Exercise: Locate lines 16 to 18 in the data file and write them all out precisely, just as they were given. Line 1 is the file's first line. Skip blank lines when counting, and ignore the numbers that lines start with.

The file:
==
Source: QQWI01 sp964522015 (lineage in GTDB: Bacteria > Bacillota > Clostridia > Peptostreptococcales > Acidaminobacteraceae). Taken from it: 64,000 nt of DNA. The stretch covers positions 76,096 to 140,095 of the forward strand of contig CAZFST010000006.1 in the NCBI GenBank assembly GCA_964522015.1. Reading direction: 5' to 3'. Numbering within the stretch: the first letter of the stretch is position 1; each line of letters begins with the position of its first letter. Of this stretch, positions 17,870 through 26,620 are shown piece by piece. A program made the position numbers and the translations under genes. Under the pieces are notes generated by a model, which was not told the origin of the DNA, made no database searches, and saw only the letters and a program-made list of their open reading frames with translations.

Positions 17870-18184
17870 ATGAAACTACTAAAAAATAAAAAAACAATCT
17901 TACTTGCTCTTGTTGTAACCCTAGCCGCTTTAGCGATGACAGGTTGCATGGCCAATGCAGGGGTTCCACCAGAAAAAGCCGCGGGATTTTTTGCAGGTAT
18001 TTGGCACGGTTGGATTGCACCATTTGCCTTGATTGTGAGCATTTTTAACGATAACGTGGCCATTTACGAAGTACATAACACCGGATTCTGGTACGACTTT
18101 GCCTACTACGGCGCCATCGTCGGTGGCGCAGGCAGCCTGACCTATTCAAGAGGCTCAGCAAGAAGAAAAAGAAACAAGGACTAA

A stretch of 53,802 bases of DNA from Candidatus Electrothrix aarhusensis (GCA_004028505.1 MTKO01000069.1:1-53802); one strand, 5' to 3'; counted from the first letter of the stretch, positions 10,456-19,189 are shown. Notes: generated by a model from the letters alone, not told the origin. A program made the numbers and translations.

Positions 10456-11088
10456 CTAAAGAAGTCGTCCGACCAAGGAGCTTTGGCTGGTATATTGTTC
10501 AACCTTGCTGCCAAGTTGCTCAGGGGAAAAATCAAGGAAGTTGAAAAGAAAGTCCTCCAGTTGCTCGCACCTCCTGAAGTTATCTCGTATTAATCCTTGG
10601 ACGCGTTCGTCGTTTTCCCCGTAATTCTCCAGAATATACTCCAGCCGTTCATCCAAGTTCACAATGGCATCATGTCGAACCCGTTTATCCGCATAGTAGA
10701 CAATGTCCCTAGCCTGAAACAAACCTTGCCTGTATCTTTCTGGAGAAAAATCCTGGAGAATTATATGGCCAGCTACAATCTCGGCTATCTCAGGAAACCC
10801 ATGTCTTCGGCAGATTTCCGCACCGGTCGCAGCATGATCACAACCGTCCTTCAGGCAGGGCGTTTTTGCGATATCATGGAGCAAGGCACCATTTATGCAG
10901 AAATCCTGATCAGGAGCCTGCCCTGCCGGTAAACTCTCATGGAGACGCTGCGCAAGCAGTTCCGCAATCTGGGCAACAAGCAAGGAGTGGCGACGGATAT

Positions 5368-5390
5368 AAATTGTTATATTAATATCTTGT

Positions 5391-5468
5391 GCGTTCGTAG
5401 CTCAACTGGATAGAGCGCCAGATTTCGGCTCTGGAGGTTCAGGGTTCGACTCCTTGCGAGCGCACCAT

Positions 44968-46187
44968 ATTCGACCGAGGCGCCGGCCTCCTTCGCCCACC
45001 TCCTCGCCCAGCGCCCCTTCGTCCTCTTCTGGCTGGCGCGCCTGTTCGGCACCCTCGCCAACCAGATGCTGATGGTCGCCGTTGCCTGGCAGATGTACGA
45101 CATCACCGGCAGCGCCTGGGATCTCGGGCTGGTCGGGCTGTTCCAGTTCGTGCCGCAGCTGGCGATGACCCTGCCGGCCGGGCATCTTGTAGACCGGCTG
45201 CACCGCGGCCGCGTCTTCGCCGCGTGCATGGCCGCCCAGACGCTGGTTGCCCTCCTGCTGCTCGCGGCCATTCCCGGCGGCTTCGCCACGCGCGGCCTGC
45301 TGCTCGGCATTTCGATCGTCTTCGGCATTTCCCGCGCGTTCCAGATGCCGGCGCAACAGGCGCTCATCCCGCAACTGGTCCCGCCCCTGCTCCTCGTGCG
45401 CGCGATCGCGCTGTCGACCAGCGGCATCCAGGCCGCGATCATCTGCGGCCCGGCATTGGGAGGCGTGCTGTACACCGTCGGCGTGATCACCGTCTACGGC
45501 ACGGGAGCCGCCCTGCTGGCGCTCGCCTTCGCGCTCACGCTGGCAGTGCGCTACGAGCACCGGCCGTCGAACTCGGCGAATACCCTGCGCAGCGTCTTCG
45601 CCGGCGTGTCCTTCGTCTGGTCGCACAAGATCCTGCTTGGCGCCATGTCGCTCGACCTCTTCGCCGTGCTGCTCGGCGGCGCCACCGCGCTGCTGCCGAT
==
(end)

5368 AAATTGTTATATTAATATCTTGT

Positions 5391-5468
5391 GCGTTCGTAG